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Diversity in Medicine and Science at Upstate

This subject guide celebrates diversity at Upstate Medical University by highlighting individuals who have made significant contributions to Upstate's mission and to medicine and science in general.

Thomas S. Szasz MD

Thomas Szasz MDThomas Stephen Szasz is one of the most controversial thinkers in behavioral science and a professor emeritus of psychiatry at Upstate. Dr. Szasz is a Hungarian-American psychiatrist who was born on April 15, 1920, in Budapest, Hungary, and emigrated to the United States in 1938. He graduated from the University of Cincinnati with an undergraduate degree in physics in 1941. He was valedictorian of the medical school three years later and received his medical degree from the same university in 1944. Dr. Szasz completed a medical internship at Boston City Hospital and a psychiatry residence at the University of Chicago before training as an analyst in the Chicago Institute for Psychoanalysis in 1951. In 1954, he joined the United States Naval Medical Center as the psychiatrist in charge of the Enlisted Psychiatric Services in Bethesda, Maryland. 

Dr. Szasz joined the faculty of SUNY Upstate as a professor of psychiatry in 1956. Dr. Szasz wrote 20 books with such a title as “The Myth of Mental Illness: Foundations of a Theory of Personal Conduct” published in 1961 in which he argues against the concept of mental illness that psychiatry threatened individual liberties through medical labeling and forced treatment. It is said that Dr. Szasz challenged mental health practice perhaps more than any other American psychiatrist in the decades after World War 2. (Williams, 2012) Dr. Szasz was a distinguished fellow of the American Psychiatric Association and a life member of the American Psychiatric Association.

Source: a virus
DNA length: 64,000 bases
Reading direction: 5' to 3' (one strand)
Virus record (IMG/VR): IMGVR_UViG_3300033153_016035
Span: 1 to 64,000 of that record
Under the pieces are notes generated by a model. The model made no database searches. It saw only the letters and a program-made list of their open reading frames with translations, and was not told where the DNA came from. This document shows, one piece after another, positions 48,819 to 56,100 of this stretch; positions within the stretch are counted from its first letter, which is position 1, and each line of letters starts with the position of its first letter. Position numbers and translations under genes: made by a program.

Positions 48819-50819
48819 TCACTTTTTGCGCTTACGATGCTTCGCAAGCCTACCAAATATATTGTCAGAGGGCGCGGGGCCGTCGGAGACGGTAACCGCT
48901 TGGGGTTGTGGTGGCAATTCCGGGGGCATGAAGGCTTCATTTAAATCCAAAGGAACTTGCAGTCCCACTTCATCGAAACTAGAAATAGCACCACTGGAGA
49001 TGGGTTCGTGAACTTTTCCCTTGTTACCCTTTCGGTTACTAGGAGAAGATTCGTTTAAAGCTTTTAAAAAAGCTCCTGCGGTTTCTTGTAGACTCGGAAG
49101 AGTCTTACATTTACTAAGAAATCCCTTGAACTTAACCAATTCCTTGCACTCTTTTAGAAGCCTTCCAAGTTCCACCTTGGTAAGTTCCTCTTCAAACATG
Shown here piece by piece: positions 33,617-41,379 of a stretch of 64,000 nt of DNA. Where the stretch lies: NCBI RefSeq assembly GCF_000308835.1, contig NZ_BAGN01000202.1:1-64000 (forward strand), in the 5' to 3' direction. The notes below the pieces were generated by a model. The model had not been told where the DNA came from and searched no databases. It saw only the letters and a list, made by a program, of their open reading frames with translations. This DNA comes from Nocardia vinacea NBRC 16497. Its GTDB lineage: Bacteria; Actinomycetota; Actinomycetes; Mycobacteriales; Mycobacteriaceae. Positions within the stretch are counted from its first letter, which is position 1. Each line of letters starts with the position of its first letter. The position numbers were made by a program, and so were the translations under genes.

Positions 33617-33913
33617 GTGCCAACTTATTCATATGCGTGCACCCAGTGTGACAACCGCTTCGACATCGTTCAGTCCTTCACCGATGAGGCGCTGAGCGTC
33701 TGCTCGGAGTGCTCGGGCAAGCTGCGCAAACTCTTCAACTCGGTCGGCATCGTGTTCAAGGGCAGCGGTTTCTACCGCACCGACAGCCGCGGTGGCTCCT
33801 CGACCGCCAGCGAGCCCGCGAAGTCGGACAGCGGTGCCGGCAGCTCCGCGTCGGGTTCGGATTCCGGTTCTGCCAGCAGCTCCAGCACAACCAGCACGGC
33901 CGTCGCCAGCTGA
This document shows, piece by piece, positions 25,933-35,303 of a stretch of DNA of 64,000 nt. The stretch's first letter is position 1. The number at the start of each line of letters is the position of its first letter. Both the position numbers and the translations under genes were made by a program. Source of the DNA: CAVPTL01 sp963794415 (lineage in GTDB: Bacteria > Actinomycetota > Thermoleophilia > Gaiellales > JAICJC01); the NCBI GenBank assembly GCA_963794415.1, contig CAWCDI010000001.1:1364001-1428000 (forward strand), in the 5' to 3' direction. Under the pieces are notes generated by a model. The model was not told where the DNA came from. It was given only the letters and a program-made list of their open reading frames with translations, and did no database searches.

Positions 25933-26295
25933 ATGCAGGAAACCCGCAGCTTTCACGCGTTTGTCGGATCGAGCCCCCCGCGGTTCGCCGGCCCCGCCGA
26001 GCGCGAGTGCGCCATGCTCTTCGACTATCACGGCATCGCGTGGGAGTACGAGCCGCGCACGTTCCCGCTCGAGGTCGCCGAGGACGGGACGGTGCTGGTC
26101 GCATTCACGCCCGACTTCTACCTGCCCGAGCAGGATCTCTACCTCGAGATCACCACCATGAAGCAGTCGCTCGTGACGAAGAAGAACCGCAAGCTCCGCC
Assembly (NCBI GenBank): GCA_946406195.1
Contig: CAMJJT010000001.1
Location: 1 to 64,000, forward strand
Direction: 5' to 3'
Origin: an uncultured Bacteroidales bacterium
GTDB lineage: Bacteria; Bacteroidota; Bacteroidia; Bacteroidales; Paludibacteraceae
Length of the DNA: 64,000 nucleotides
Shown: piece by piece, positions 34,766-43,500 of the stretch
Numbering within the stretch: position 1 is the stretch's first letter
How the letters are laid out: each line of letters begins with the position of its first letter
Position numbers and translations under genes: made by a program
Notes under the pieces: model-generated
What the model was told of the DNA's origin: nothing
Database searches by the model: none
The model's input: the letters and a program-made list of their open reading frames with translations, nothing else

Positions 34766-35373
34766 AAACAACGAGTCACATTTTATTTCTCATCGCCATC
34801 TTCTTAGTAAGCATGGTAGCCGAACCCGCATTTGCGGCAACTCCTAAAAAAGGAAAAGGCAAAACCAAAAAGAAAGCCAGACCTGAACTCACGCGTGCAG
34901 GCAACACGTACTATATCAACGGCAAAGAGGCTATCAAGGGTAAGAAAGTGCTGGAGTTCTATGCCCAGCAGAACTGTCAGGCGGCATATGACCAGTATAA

Dr. Szasz was a controversial figure in his field, but he revolutionized thinking about psychiatry and the moral implications of its practice. Dr. Szasz received several honorary degrees and awards, including the Humanist of the Year, the Jefferson Award from the American Institute of Public Service, the Mencken Award from the Free Press Association, and the George Washington Award from the American Hungarian Foundation. On September 8, 2012, Dr. Szasz died at his home in Manlius at the age of 92. 



Arthur R Williams, Arthur L Caplan, Thomas Szasz: rebel with a questionable cause, The Lancet, Volume 380, Issue 9851, 2012, Pages 1378-1379, ISSN 0140-6736,  

Resources for Thomas Szasz MD

  • Archival collections:  



  • Interviews:
    • Straight Talk from Thomas Szasz (link), Reason, October 1974 issue 


  • Dr. Szasz' obituary:
    • Dr. Thomas Szasz, Psychiatrist Who Led Movement Against His Field, Dies at 92 (link), The New York Times, September 11, 2012. 

Health Sciences Library Resources on Thomas Szasz MD